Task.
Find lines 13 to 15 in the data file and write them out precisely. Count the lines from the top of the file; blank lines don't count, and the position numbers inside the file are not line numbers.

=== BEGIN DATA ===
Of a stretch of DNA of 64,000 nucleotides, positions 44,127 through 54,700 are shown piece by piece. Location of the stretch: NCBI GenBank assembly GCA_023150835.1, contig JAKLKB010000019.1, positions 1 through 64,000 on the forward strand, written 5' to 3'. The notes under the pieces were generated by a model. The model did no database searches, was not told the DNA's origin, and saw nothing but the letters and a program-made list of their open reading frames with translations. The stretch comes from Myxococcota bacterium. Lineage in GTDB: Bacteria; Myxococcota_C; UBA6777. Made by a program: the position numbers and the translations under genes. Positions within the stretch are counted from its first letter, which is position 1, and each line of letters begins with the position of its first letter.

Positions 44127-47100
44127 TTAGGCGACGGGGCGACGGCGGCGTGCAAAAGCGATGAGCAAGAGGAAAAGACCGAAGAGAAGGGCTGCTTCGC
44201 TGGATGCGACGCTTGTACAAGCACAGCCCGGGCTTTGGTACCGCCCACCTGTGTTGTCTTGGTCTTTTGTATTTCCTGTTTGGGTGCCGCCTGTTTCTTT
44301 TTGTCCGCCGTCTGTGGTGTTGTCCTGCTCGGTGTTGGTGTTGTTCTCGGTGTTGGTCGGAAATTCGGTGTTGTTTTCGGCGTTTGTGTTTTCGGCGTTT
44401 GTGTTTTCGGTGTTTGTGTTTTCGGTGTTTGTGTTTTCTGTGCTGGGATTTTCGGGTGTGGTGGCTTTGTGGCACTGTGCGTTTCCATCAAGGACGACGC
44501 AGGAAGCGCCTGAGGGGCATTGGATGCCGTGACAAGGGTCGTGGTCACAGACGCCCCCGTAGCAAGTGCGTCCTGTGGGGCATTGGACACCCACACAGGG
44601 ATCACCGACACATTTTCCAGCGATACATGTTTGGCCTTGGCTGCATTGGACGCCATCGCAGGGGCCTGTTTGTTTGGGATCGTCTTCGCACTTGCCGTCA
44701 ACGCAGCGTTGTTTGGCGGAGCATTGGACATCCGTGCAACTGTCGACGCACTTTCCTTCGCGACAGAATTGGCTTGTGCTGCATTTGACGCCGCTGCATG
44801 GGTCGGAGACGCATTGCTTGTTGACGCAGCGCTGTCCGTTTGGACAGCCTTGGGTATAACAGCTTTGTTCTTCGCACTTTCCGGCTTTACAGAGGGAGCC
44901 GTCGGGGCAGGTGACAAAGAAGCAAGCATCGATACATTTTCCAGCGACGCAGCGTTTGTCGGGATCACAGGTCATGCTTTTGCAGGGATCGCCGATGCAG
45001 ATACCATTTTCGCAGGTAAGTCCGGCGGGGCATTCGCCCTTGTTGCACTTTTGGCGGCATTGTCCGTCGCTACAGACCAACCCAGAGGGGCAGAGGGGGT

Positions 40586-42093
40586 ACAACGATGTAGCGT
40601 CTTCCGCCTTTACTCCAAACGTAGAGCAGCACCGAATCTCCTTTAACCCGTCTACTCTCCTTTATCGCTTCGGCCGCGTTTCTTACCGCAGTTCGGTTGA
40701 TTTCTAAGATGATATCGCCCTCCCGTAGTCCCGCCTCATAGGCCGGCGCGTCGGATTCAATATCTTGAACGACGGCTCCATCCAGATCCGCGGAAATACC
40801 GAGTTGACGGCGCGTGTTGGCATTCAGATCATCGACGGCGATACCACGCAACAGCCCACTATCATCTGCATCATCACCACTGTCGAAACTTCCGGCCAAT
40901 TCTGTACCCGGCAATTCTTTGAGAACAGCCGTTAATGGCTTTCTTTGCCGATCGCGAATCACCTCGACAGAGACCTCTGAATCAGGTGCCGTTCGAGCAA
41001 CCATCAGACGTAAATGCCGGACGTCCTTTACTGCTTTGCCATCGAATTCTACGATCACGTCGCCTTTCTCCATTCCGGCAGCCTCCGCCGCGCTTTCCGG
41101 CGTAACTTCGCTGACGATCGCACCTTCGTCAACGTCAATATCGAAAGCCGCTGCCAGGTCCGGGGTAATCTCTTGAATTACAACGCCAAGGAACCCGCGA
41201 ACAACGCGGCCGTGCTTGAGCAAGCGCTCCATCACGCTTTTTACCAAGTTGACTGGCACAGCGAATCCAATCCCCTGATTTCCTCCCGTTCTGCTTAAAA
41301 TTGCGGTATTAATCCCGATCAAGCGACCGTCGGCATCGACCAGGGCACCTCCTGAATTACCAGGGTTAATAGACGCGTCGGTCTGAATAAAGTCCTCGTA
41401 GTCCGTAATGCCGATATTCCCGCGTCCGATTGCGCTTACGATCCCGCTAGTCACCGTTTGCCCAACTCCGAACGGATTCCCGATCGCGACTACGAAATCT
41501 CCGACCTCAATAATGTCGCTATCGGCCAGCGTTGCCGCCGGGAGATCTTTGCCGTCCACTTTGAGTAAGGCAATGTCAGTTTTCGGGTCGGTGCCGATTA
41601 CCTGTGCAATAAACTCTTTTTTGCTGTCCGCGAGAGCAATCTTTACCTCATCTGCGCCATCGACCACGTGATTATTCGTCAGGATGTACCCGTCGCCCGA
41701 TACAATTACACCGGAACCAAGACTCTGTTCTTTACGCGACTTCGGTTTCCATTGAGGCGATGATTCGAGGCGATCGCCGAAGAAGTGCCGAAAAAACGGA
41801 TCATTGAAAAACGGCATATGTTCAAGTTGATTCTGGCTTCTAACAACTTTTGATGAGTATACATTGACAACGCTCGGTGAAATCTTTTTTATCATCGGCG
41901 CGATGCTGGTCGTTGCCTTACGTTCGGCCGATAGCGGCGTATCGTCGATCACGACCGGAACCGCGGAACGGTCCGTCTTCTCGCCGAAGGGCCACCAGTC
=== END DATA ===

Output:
Positions 40586-42093
40586 ACAACGATGTAGCGT
40601 CTTCCGCCTTTACTCCAAACGTAGAGCAGCACCGAATCTCCTTTAACCCGTCTACTCTCCTTTATCGCTTCGGCCGCGTTTCTTACCGCAGTTCGGTTGA